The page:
By WILLIAM SHANNON
Well, I said I’d restart the engine on this thing in spring. I’ve gotten around to it a day before the start of summer.
This year’s incarnation of Hudson River Zeitgeist will be a little different than the first year.
I expect the meandering interviews with salt-of-the-earth residents to stay the backbone of the site. But the geographic focus will be broader.
Last year, the interview subjects were residents from my home area of Germantown and Hudson and nearby towns—people I knew in some way or had heard stories about, mainly. This year, the interviewees will come from places all along the tidal Hudson River, from New York City to the Capital Region.
The feature stories will take readers on outdoor adventures, most of which can be sought without leaving the bounds of the Hudson Valley. Also, there’ll be dives into some pages of forgotten or bizarre history and a bit of travel writing.
The first year of Hudson River Zeitgeist—which can be called an open-ended project, an online magazine, a blog, or anything else you’d like to call it—resulted in a short-run book called Hudson River Zeitgeist: Interviews from 2015. It contains seventeen talks, an introduction and accounts from paddling 140 miles on the Hudson River.
Of the 250 copies printed, there are still a couple dozen available before it’s out of print. It can be purchased in the city of Hudson at the Solaris Gift Shop (360 Warren Street) or through the Book tab at the top of this website.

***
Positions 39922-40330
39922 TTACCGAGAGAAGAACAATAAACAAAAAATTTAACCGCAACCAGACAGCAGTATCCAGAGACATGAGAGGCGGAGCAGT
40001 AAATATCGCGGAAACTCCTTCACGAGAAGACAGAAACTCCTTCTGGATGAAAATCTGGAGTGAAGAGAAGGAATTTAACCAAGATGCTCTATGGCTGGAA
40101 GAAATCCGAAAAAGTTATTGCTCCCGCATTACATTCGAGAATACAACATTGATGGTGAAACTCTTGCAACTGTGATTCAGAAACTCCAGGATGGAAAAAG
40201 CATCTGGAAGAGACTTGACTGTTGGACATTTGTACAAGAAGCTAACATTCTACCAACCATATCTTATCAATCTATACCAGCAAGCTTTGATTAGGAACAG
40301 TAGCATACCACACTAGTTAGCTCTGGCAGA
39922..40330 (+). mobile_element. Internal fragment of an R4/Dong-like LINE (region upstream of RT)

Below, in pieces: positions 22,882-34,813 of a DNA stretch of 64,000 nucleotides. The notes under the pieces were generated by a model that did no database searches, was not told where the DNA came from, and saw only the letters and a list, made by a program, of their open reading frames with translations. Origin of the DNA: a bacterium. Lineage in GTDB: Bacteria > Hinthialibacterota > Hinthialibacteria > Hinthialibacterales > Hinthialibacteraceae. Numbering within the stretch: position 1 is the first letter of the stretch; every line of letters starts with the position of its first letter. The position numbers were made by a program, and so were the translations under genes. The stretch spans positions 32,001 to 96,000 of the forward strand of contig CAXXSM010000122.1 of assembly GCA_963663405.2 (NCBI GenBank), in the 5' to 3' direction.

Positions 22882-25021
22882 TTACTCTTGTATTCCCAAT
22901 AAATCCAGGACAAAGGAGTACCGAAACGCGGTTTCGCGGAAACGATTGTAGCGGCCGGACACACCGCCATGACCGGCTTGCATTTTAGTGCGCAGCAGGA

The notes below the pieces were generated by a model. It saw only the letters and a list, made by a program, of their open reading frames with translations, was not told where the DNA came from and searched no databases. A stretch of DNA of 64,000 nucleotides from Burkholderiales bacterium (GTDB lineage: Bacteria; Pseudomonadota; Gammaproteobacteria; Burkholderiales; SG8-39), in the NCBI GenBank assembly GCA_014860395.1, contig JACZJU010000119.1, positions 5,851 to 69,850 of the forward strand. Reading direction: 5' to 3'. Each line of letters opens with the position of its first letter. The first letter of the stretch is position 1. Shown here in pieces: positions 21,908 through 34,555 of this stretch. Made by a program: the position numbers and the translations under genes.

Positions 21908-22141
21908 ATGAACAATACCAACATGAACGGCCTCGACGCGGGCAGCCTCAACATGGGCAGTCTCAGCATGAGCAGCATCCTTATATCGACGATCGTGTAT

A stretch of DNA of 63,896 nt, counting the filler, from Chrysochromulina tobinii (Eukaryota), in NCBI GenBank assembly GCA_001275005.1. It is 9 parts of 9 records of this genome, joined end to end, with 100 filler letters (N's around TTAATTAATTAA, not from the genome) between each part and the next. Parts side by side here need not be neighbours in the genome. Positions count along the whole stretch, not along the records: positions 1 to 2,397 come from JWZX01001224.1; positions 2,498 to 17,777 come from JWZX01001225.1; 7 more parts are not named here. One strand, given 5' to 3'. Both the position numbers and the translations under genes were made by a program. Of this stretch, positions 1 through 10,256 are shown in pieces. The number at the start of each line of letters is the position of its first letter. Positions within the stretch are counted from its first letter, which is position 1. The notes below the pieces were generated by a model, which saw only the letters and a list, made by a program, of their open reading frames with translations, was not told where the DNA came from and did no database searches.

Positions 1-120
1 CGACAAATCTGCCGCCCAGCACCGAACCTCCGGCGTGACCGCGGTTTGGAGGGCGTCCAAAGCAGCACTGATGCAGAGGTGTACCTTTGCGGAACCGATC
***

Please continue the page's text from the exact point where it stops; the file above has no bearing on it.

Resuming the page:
Brushing off the cobwebs from a restful winter and spring, I’ve re-drafted this site’s mission statement, which is as follows:
To explore the experience of longtime residents of New York’s Hudson River Valley, as the cultural vistas of the region continue to shift. There's a wealth of media in the valley and beyond telling of the successful new businesses and the talented arrivers; well-designed magazines and pretty webzines that will tell you of the fresh ways to enrich your life here. But, beneath the veneer, there are pools of context left under-explored. Much of that context is painful, some of it is coarse and some of it is inspiring. Through interviews and stories, Hudson River Zeitgeist’s mission is to record various aspects of the heritage of this region’s workers and longtime residents.
I’m looking forward to another season of writing and growing the readership of this website. If you enjoy a story, please tell a friend about it and, as with last year, feel free to send story suggestions, comments, criticism or any other feedback to me at email@example.com.
In the days ahead, stories will emerge here. Check back every week or so for new and, I hope, worthwhile reads exploring avenues that I think are generally not travelled down enough.